Bonds Between Highly Electronegative and Highly Electropositive Atoms
In the covalent bonds featuring a large difference in the electronegativities of the bonded atoms, it is not uncommon for the more electronegative atom to gain complete control over the bond pair of electrons, resulting in the formation of two ions. Here, the more electronegative atom forms an anion and the more electropositive atom becomes a cation.
It is important to understand that all covalent bonds between dissimilar species have some ionic character. Similarly, all ionic bonds have some covalent character as well. The ionic character of the covalent bond is determined by the difference in electronegativity. When the electronegativities of the bonded species are not very different, the bond will be more covalent than ionic. However, when there is a large enough difference in the electronegativities of the bonded atoms, the bond becomes polar enough to be considered more ionic than covalent.
Electronegativity is a chemical property that describes the power of an atom in a molecule to attract electrons to itself. There is a large difference in electronegativity for atoms from the left- and right-hand sides of the periodic table. Electronegativity is an important quantity in determining the nature of bonds between elements and will be considered as the main factor in chemical bonding.
The periodic table of elements with the electronegativity table is given below.
Factors Affecting Electronegativity
1. Size of an Atom:
A greater atomic size will result in less value of electronegativity, this happens because electrons being far away from the nucleus will experience a lesser force of attraction.
2. Nuclear Charge:
A greater value of nuclear charge will result in a greater value of electronegativity. This happens because an increase in nuclear charge causes electron attraction with greater force.
3. Effect of Substituent:
The electronegativity of an atom depends upon the nature of the substituent attached to that atom. For example, the carbon atom in CF3I acquires a greater positive charge than CH3I. Therefore, C-atom in CF3I is more electronegative than in CH3I. The difference in electronegativity of an atom caused by substituents results in different chemical behaviour of that atom.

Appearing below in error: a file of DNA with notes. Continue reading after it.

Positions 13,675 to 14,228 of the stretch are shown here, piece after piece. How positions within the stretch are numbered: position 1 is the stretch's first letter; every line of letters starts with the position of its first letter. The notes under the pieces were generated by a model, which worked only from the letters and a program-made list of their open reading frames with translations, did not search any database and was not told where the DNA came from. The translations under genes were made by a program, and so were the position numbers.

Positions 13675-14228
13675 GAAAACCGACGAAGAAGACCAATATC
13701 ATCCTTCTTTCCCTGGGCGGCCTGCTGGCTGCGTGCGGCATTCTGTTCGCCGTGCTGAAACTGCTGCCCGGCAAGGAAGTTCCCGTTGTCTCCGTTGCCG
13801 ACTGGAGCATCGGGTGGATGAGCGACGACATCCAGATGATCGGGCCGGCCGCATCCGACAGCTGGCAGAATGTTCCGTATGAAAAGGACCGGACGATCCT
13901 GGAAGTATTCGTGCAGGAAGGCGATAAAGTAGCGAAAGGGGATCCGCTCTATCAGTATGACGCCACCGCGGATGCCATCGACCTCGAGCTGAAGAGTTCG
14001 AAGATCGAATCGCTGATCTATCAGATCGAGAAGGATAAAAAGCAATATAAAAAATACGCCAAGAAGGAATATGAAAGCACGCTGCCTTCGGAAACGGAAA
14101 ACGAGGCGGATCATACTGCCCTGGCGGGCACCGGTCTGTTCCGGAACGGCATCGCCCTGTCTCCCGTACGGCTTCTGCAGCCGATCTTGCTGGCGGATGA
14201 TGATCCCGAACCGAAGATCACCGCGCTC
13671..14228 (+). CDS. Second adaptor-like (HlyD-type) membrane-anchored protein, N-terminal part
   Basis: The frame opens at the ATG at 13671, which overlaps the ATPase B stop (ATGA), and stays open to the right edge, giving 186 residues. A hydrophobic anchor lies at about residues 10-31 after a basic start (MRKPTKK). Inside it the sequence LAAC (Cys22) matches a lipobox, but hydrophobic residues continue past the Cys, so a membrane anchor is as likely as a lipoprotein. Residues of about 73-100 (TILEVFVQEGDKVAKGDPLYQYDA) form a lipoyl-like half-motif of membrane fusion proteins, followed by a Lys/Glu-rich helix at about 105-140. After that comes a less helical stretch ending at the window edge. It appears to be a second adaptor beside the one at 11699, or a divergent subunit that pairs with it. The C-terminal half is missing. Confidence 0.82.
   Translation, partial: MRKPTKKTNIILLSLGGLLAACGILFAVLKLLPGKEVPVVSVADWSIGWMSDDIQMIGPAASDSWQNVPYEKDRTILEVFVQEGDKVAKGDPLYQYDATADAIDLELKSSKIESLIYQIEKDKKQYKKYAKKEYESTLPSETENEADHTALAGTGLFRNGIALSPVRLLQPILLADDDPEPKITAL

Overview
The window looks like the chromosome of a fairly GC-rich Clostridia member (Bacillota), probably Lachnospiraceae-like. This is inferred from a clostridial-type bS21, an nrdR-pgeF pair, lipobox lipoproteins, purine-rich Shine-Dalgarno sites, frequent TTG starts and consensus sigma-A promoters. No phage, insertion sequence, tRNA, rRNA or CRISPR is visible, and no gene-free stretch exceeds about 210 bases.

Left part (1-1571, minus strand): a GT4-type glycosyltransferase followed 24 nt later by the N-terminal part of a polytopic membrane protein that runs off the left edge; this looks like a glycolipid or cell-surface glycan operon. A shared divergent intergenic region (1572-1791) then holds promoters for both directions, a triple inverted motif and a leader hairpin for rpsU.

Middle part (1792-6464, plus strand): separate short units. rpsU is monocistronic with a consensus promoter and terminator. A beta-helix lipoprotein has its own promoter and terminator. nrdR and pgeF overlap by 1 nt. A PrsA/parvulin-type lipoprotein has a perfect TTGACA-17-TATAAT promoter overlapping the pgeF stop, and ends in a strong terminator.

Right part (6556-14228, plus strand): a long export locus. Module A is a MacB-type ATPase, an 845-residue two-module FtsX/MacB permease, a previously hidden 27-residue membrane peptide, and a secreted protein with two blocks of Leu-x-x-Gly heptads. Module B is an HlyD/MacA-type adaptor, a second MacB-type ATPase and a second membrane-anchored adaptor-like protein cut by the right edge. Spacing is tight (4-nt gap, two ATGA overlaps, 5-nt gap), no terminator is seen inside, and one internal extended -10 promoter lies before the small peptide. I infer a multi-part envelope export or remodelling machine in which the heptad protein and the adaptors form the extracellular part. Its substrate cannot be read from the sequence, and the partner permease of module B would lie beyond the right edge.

Frequently Asked Questions – FAQs
Which is the best definition of electronegativity?
Electronegativity is a function of an atom’s ability to attract an electrons binding pair. The most frequently used is the Pauling scale. Fluorine is assigned a value of 4.0, and values that are the least electronegative at 0.7 range down to cesium and francium.
What is high electronegativity?
Electronegativity decreases in classes from bottom to top and increases over time from left to right. The most electronegative element is, therefore, fluorine, while francium is one of the least electronegative elements.
What is the electronegativity difference?
The degree to which an atom attracts electrons in a chemical bond is described by electronegativity. If the difference in electronegativity is greater than 1.7, the character of the bond will be ionic. If the difference in electronegativity is between 0.4 and 1.7, the character of the bond is polar covalent.
What is the difference between electron affinity and electronegativity?
The difference between the two is that electronegativity is a chemical property that shows how well an atom can attract electrons to itself as the amount of energy released when an electron is added to a neutral atom.
Is electronegativity a relative quantity?
Electronegativity is an example of an atom’s ability to attract electrons. It is proportional to the difference between the potential for ionization of an atom and its attraction to the electron.